‘Pharma Bro’ Company Vyera Settles Suit Over Drug Pricing
(Bloomberg) -- Vyera Pharmaceuticals LLC, the company once led by convicted “Pharma Bro” Martin Shkreli, agreed to pay as much as $40 million to resolve a federal antitrust lawsuit over a 2015 drug-pricing scandal.
Under a settlement agreement, former Vyera Chief Executive Officer Kevin Mulleady will be barred “from almost any role at a pharmaceutical company for seven years,” Attorney General Letitia James, who led a group of states in the lawsuit, said in a statement Tuesday.
A joint motion outlining the deal was filed in federal court in Manhattan, where James and the U.S. Federal Trade Commission filed suit in January 2020. They alleged the company and the former executives violated antitrust law when they jacked up the price of a crucial drug by 4,000% overnight in 2015.
“Vyera and Mulleady, along with Martin Shkreli, shamelessly engaged in illegal conduct that allowed them to maintain their exorbitant and monopolistic price of a life-saving drug -- letting pharma bros get rich, while others paid the price,” James said in the statement.
Shkreli remains a defendant in the case and is set to go on trial Dec. 14. He is already serving a seven-year sentence for securities fraud committed while running two hedge funds, though the same drug -- Daraprim -- is at the center of both cases.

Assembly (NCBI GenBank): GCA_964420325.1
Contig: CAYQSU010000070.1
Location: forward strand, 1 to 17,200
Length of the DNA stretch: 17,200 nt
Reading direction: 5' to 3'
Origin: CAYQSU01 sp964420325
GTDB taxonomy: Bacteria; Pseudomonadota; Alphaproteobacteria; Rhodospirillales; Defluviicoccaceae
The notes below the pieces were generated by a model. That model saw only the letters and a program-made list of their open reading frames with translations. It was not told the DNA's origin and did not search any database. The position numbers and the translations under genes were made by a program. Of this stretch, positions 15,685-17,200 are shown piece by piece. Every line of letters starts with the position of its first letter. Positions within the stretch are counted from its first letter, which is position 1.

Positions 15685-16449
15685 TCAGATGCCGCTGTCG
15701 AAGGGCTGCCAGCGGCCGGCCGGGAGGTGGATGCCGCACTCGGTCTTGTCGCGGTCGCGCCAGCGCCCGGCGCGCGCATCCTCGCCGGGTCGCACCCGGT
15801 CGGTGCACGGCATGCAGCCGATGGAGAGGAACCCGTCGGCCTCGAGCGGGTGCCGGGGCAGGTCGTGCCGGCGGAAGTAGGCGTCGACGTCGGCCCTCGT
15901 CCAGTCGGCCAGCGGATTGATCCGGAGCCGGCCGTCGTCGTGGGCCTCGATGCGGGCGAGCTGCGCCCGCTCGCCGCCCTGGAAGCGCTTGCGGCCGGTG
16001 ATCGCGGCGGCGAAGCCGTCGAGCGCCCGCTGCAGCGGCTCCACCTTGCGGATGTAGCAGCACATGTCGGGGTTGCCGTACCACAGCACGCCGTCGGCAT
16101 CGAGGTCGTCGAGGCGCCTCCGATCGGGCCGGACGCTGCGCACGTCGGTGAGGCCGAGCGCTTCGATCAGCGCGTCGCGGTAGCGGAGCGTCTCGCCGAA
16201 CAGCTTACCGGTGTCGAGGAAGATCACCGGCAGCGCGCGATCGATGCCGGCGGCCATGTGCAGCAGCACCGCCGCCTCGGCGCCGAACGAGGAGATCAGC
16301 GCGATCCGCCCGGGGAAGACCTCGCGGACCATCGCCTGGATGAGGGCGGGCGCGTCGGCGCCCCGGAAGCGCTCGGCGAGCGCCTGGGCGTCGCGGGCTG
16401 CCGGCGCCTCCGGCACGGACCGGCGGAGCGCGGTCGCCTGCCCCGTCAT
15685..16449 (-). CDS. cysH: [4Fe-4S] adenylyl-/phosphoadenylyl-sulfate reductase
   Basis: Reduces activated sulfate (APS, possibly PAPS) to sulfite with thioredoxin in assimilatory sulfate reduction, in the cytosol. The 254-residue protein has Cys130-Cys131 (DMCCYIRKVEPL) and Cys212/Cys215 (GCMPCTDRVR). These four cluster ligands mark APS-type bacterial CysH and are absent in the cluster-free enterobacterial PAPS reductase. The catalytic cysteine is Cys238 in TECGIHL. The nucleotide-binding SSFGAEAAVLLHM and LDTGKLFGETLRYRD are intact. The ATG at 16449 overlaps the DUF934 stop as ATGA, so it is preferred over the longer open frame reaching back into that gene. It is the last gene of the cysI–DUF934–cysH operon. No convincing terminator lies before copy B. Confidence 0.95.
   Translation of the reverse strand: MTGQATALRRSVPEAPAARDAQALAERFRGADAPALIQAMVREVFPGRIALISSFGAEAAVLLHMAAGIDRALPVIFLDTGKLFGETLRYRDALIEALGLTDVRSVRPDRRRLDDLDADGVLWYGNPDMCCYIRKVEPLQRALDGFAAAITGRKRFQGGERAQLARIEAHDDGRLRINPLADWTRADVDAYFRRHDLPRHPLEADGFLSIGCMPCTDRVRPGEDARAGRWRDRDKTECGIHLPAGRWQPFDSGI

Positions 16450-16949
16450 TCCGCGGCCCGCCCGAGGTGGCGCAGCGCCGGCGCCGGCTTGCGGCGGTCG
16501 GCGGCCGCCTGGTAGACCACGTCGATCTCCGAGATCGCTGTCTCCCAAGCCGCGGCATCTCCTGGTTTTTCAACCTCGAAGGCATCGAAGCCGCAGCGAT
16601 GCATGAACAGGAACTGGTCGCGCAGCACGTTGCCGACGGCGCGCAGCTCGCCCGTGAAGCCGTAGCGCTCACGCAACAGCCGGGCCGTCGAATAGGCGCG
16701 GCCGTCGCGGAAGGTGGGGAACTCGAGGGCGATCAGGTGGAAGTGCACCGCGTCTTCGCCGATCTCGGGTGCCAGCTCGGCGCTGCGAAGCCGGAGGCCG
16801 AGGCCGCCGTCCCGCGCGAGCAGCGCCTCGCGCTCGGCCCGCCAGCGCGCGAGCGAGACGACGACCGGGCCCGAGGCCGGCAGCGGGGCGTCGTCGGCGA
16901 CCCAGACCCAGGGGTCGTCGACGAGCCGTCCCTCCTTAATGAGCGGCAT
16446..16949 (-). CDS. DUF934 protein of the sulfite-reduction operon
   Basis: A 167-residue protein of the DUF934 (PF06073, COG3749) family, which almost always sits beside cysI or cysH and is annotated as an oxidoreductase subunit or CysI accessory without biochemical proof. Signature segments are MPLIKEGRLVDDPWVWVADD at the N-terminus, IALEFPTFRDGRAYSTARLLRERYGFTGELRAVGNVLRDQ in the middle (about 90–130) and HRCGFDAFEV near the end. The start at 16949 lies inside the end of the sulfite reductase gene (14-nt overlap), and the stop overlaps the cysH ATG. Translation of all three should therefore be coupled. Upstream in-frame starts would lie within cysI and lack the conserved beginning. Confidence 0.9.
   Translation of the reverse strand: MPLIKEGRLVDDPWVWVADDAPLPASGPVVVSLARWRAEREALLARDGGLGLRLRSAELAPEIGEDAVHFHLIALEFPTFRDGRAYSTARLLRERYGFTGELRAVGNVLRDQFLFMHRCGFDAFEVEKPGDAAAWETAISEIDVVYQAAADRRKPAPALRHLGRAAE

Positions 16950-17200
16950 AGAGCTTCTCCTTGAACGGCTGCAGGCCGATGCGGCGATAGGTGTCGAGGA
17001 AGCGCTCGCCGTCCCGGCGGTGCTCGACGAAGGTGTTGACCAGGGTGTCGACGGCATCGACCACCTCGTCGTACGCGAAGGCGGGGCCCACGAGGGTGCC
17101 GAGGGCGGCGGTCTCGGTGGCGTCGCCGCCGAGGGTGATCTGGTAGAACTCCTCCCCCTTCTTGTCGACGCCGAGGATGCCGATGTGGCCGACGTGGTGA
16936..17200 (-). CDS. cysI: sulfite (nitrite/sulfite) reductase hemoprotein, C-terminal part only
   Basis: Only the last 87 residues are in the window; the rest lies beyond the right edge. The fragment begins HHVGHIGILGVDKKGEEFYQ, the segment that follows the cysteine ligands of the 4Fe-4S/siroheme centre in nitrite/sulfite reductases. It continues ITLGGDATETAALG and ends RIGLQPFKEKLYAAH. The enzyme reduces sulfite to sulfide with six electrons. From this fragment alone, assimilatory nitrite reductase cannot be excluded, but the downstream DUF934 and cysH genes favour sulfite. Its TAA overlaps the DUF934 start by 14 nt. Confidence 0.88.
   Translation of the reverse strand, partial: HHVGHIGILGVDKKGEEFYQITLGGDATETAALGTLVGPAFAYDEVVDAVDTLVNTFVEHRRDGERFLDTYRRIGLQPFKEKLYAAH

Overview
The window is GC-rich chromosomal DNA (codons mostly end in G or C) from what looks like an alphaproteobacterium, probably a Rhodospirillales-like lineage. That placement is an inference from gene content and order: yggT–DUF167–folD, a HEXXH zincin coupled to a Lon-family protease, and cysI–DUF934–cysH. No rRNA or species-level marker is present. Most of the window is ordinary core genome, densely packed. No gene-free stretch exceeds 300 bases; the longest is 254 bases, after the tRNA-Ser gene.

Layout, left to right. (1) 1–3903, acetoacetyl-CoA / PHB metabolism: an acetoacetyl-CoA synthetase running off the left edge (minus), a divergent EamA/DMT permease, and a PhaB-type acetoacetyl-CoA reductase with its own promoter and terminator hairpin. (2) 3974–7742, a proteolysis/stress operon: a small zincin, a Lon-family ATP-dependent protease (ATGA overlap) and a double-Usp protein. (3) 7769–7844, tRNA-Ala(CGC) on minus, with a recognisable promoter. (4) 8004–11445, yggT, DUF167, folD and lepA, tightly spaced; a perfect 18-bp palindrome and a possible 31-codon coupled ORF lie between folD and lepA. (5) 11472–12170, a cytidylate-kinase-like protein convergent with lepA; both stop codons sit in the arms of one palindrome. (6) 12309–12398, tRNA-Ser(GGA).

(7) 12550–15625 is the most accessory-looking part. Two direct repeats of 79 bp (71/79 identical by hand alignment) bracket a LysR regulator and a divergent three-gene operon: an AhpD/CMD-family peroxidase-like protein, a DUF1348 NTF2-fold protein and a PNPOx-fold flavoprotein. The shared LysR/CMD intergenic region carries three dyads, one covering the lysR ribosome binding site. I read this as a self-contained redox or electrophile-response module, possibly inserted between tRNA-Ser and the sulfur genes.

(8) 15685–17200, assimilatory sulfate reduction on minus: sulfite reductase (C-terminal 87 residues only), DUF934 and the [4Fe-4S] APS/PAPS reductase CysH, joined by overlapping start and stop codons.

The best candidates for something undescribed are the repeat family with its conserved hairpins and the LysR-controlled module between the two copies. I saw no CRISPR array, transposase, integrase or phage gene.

“Mr. Mulleady vehemently denies the claims against him, but recognizes that under the circumstances this resolution is best for him and the companies in order to move forward,” his lawyer, Marc Kasowitz, said in an emailed statement. “With this matter behind him, he looks forward to the next chapter of his life and career.”
Shkreli started Turing Pharmaceuticals, now Vyera, in 2015. That’s when he acquired Daraprim, a once-affordable anti-infective for a sometimes-deadly parasitic infection. He then raised the price and used a complex web of contractual restrictions to block generic versions, according to the suit.
The company acquired the U.S. rights to Daraprim from the only existing supplier and immediately raised the price from $17.50 to $750 per tablet, the FTC and the states said in their suit.
“The selfish choices these defendants made put lives at risk, forcing patients, hospitals, and physicians to make difficult treatment decisions because they lacked access to a potentially life-saving medication,” California Attorney General Rob Bonta, who joined the suit, said Tuesday in a statement.
Shkreli, who taught himself biology, was convicted of defrauding investors in hedge funds he ran by lying to them about his track record and performance as well as a fraud scheme involving Retrophin Inc., a company he founded in 2011. He was ousted from Retrophin in 2014.
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